Artist Interview: Coye Conner

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Q&A With The Artist

Artist Inter­view: Coye Con­ner

What are your ear­li­est mem­o­ries relat­ed to art?
Spend­ing my sum­mers with fam­i­ly mem­bers on their ranch­es in the
Texas Hill Coun­try, find­ing var­i­ous objects that had served their pri­ma­ry pur­pose, and envi­sion­ing a re-pur­pose for it, began in ear­ly teen age years. Dur­ing my years of law prac­tice, friends and col­leagues, after wit­ness­ing what I cre­at­ed with­in my own home and law office, asked my to help them with inte­ri­or design of their own homes and offices.

How and when did you start becom­ing an artist your­self?
As a part of my reha­bil­i­ta­tion, fol­low­ing a 2012, 75 mph head-on col­li­sion, I walked my Texas Hill Coun­try ranch and dis­cov­ered shed antlers of var­i­ous exot­ic ani­mals, dried sun bleached bones, and oth­er objects to re-pur­pose and began to cre­ate masks, from the pelvic bones of exot­ic deer in the work shop of my ranch. I pro­gressed into var­i­ous mul­ti­ple medi­ums, and adorn­ments for the masks. Var­i­ous char­i­ties have request­ed some of my art to be auc­tioned at their annu­al fund rais­ing ven­tures. At auc­tion, my art has sold from $1900 to $4000, to aid chil­dren in need. When my cre­ations began to sell, I began to real­ize that oth­ers appre­ci­at­ed my work, as unique and unusu­al as it is, and I began to look at mar­ket­ing the art that I had cre­at­ed, and share it with others.

What was the evo­lu­tion like toward find­ing your cur­rent voice and visu­al vocab­u­lary?
The evo­lu­tion has been rapid and fun. I have pro­mot­ed into var­i­ous forms and medi­ums of paint, con­cen­trat­ing with blend­ing spay paints, and cur­rent­ly com­plet­ing my work with acrylic paint pours. I have searched the inter­net for any­one else cre­at­ing the art that I do, and thus far have not been able to find any­one else. I have come to dis­cov­er my PURPOSE is to RE-PURPOSE, bring­ing to “life” that which had passed and was forgotten.

What is your process like?
My process involves pri­mar­i­ly, tak­ing sun dried, weath­er bleached bones (most­ly exot­ic ani­mals pelvic bones), clean­ing and sand­ing the object for the best pour result. Envi­sion the look I want to achieve with the par­tic­u­lar piece, and begin the selec­tion of col­ors, and begin the paint pour. Once the pour is dry, add a lay­er of clear gloss enam­el. Then I begin to com­plete the mask with var­i­ous objects of adornment/art that speaks of the piece. Some masks are hung on a wall. Oth­ers I will con­struct a deer horn stand for dis­play of the mask. The base of the stand is nor­mal­ly the antler of a white­tail deer, and the por­tion that ele­vates the mask, is nor­mal­ly com­plet­ed with a fal­low deer antler, red stag antler, or one of my pieces — six masks are mount­ed on one elk antler shed.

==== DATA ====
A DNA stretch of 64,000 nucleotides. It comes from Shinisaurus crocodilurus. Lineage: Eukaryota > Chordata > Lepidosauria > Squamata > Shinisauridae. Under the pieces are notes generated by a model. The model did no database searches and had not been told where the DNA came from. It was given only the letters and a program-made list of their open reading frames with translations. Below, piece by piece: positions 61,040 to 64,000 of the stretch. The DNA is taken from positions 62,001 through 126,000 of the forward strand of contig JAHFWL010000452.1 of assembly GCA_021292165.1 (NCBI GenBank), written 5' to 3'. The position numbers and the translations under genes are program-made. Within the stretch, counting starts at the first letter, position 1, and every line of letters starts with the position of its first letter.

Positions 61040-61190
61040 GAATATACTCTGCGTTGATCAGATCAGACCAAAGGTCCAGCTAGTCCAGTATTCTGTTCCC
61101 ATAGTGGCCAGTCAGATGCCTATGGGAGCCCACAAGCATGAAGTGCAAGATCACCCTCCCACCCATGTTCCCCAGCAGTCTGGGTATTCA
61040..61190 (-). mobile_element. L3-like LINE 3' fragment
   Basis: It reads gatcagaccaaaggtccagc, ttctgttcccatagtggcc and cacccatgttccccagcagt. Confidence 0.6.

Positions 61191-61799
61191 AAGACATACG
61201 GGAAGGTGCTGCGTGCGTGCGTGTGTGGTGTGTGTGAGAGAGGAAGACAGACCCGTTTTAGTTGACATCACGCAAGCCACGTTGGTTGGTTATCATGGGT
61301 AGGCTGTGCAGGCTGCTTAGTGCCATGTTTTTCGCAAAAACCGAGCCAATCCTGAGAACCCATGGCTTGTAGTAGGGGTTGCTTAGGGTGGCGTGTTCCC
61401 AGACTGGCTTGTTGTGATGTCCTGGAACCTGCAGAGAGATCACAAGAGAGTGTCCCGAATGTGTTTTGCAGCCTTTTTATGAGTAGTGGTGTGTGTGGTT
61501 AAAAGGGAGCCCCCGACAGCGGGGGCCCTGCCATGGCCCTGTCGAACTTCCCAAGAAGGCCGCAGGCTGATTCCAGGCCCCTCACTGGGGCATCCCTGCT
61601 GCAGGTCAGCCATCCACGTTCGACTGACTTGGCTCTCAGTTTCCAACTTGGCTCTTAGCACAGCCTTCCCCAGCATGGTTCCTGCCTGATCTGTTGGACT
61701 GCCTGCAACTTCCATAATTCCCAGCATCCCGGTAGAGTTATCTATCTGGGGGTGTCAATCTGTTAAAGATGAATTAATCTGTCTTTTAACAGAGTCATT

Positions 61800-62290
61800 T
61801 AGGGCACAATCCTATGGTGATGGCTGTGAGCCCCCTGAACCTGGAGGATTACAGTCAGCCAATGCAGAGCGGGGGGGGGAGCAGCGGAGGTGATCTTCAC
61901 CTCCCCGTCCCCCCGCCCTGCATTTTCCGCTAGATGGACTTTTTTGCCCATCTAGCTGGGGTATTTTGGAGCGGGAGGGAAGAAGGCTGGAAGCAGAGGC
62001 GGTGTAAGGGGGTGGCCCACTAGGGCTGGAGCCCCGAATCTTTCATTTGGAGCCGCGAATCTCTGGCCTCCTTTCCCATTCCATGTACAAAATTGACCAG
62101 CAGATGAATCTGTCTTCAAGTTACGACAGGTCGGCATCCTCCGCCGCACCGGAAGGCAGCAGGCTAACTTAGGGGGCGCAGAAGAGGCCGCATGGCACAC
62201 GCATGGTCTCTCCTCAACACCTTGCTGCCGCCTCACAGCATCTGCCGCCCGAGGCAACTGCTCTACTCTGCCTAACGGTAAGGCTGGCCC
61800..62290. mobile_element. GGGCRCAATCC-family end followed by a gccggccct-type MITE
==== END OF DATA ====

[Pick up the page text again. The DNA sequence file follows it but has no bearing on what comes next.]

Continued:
Is there any­thing from your artist state­ment that you wish to expound on, that you nor­mal­ly don’t have the chance to dis­cuss?
I am cre­at­ing a “new form of life” for some­thing that passed away years before. New life to some­thing that was old and for­got­ten. Some of my inspi­ra­tion comes from the music I lis­ten to in my stu­dio, while always work­ing bare-foot­ed. Work­ing with music and being bare-foot­ed keeps me cre­ative, yet ground­ed. I may spend 8 to 10 hours at a time in my stu­dio work­ing on a piece, and nev­er real­ize that the hours have passed.

What do you try to con­trol in your sur­faces, and what do you leave to chance?
I con­trol the selec­tion of the begin­ning piece (antler, pelvic bone, oth­er bones, skulls, tur­tle shells or ver­te­brae ) and the col­ors that i will use in my art. The final out­come of the paint pours are the “chance” part, and it is all flu­id until all the paint has dried. After dry­ing and gloss­ing, then I begin to envi­sion the look of the final piece and select the adorn­ment and col­ored feath­ers to achieve the final look.

Where do you see your work going from here?
I believe that our minds are our only lim­i­ta­tion. If we can see it, dream it, or envi­sion it, then with some cre­ative juices we can make it hap­pen. The begin­ning mate­ri­als for my art are lim­it­less. I recent­ly com­plet­ed my art on an oil field work­er’s hard hat, and have just been com­mis­sioned to do a wild hog head skull. Anoth­er recent com­mis­sion is a gas tank from a motor­cy­cle and a diesel tank from a farm. So, as one can see, the body of my work is limitless.

Coye Conner
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